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    Indigenous beadwork

    We wish to acknowledge this land on which we gather as Treaty 4 Territory, the traditional lands of the Cree, Dakota, Nakota, Lakota, Saulteaux and the homeland of the Métis Nation.

    Regina Public Library is committed to working together with Indigenous peoples as we take important steps forward on the pathway of collaboration, reconciliation, and change.

    Reconciliation Resources

    Here you'll find programs, services and resources that support and celebrate Indigenous culture, traditions and histories. 

    We've included traditional and contemporary resources that reflect cross cultural awareness, education and understanding for Indigenous and non-Indigenous people. These programs, resources and services create opportunities to develop a deeper understanding of reconciliation.

    On This Page

    Featured Events

    Indigenous beadwork. Text reads: National Indigenous History Month

    Celebrate National Indigenous History Month with a series of programs for all ages that honour the rich heritage, diverse cultures, and outstanding achievements of Indigenous peoples. Experience and learn about Indigenous culture, traditions, and art to develop a deeper understanding of Indigenous peoples.

    Waitlisted Programs

    Visit our programs page for more Indigenous offerings, or explore our additional resources, below. 

    Download the Decolonize YQR Booklet: 


    Download the NIHM colouring page, colour it, and then display your finished art on your front window to show your support for National Indigenous History Month.

    Decolonize YQR colouring page featuring buffalo line drawing by Leah Dorion.

    RPL offers Indigenous programming year-round. Visit our programs page to find out what's available.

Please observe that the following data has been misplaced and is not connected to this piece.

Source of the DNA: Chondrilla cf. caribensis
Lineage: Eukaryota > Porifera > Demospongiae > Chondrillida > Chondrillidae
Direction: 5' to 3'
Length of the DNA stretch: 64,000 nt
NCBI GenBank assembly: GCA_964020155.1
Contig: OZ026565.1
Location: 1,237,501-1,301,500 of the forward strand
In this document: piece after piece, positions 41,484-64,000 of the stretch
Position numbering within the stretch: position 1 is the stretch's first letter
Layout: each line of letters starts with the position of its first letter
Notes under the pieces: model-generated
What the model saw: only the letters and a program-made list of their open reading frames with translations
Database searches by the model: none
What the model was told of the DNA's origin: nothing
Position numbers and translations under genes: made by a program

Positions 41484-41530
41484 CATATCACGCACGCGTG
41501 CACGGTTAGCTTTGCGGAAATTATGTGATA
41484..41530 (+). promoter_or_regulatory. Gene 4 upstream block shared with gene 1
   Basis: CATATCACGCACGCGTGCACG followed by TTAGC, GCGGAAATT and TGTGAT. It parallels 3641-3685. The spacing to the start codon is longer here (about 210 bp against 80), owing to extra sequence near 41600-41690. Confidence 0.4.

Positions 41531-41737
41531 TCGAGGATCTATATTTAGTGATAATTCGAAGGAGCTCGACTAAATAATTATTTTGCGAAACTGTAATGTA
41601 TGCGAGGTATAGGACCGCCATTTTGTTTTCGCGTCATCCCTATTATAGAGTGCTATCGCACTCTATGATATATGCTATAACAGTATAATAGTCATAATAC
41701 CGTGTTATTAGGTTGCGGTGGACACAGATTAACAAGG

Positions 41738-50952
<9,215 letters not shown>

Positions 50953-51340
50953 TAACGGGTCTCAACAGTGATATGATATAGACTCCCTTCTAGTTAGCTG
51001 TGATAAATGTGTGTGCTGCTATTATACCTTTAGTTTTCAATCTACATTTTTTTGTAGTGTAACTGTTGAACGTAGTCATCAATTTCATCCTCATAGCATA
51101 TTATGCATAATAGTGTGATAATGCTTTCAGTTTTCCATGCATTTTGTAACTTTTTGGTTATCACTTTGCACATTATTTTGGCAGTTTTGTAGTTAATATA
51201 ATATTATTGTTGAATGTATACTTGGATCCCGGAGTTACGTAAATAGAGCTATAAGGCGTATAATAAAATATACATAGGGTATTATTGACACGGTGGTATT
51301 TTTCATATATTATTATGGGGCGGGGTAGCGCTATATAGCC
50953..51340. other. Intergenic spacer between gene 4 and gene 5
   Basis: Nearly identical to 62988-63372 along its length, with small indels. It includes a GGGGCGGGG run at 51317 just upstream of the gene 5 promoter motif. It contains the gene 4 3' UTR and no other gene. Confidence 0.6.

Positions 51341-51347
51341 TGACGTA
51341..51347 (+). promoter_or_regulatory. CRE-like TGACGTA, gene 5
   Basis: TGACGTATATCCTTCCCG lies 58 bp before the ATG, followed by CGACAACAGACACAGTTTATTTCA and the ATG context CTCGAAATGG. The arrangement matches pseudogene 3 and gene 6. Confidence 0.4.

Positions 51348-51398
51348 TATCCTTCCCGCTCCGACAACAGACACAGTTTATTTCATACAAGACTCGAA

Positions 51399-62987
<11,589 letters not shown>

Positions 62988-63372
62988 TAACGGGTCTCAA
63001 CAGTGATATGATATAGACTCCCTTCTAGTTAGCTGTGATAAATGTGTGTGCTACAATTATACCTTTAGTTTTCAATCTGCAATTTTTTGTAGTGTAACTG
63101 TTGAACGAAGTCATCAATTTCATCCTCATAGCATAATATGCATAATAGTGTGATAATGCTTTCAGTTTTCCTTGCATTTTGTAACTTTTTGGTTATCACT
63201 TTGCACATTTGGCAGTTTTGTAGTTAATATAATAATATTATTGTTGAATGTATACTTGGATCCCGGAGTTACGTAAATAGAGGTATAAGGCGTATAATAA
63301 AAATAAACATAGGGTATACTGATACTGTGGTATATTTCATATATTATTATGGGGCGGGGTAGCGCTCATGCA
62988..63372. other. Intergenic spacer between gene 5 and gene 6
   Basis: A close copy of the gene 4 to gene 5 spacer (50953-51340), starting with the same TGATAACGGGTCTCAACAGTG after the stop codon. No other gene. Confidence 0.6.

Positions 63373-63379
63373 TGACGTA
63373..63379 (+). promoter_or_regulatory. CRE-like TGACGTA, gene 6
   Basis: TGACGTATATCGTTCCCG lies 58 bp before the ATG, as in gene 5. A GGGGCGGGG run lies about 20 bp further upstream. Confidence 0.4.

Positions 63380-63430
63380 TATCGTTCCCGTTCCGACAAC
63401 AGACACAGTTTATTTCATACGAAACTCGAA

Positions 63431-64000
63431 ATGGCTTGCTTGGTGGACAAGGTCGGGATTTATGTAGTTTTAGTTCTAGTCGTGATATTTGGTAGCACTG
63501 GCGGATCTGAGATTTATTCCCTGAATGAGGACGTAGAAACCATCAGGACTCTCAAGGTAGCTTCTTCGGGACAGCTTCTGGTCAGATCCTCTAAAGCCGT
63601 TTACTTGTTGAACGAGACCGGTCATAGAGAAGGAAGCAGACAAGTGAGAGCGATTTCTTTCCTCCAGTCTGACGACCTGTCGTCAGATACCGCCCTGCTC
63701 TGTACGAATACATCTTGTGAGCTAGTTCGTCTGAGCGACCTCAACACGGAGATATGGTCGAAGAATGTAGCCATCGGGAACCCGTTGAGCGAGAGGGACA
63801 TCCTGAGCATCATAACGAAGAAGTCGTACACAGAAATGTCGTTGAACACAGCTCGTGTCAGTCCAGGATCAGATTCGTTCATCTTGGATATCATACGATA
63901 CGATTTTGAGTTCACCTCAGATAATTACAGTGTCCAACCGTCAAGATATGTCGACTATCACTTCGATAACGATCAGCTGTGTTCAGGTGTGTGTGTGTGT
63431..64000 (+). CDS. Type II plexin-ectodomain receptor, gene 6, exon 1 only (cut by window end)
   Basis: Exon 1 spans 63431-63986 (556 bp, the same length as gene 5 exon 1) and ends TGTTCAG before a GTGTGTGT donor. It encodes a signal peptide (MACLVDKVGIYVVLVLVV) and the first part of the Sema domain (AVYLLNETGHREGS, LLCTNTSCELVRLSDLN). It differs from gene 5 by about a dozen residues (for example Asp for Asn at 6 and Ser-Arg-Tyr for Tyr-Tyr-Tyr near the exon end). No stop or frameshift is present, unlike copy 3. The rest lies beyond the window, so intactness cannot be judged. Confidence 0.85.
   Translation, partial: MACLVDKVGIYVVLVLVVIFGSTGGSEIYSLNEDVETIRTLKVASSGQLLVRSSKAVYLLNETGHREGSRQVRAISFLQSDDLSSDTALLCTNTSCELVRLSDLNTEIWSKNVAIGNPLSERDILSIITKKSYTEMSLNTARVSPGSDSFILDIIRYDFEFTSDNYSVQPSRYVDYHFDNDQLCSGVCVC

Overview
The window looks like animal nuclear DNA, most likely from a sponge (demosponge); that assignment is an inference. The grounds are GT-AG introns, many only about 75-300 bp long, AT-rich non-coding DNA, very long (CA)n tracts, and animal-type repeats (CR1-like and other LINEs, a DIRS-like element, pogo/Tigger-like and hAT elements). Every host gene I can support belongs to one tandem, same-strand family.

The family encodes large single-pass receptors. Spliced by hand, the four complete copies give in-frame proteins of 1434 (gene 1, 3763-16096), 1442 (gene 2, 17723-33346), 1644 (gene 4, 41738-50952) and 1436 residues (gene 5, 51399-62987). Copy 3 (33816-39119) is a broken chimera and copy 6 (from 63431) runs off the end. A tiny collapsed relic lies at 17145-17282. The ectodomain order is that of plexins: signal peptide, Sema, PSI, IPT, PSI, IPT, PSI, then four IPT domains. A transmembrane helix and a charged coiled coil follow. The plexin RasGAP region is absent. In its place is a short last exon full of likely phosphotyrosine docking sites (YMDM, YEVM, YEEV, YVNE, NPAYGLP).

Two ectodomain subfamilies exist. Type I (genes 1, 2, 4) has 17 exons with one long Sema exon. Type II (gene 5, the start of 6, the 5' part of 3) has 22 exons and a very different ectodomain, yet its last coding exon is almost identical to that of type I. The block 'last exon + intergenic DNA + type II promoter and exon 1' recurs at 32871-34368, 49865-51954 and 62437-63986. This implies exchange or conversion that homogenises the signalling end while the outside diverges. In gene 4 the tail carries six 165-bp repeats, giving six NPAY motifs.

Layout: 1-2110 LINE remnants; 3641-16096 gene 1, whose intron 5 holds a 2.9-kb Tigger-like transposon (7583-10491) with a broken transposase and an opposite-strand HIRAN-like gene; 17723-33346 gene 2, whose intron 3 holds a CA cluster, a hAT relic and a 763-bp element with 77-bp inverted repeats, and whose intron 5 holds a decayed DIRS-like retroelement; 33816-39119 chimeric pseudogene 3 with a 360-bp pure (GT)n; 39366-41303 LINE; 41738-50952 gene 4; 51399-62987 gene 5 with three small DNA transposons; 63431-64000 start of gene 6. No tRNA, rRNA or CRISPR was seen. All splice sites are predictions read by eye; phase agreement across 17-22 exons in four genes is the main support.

Online Resources

    Selections of films from the RPL Film Theatre collection

    Indigenous Word of the Week:

    We learned a word each week in one of the six languages spoken in Treaty 4 this summer. Check out our Facebook, Twitter, or Instagram every Tuesday for the latest edition of our 30 second video tutorials.

    1 - Indigenous Word of the Week - Hello in Michif

    2 - Indigenous Word of the Week - Thank you in Michif

    3 - Indigenous Word of the Week - Hello in Saulteaux

    4 - Indigenous Word of the Week - Thank you in Saulteaux

    5 - Indigenous Word of the Week - Hello in Cree

    6 - Indigenous Word of the Week - Thank you in Cree

    7 - Indigenous Word of the Week - Hello in Dakota

    8 - Indigenous Word of the Week - Thank you in Dakota

    9 - Indigenous Word of the Week - Hello in Lakota

    10 - Indigenous Word of the Week - Thank You in Lakota

    11 - Indigenous Word of the Week - Hello in Nakoda

    12 - Indigenous Word of the Week - Thank you in Nakoda

    13 - Indigenous Word of the Week - I Love You in Cree

    Five Phrases Videos:

    1 - Indigenous Word of the Week - 5 Phrases in Saulteaux

    2 - Indigenous Word of the Week - 5 Phrases in Cree

    3 - Indigenous Word of the Week - 5 Phrases in Dakota

    4 - Indigenous Word of the Week - 5 Phrases in Lakota

    5 - Indigenous Word of the Week - 5 Phrases in Nakoda

    6 - Indigenous Word of the Week - 5 Phrases in Michif

    From Dunlop Art Gallery

    The RPL Dunlop Art Gallery proudly represents Indigenous artists, and in 2021 alone acquired permanent or long-term works by four prominent Indigenous artists. 

    Anishinaabe artist Jaime Black’s REDress installation is a visual reminder of the staggering number of women who are no longer with us. Through her work, Black draws attention to the gendered and racialized nature of violent crimes against Indigenous women and to evoke a presence through the marking of absence. These photographs can be viewed at Albert Branch. 

    Two murals by renowned Saskatchewan artist Daphne Boyer, All my Relations and For Clémence, celebrate her Metis and Fransaskois heritage. These murals were displayed at Central Library and Sherwood Village Branch until April 2022. 

    Image of animal print muralImage of mural

    (Left) Daphne Boyer, All My Relations, vinyl, 2021. Central Library. Photo by Don Hall.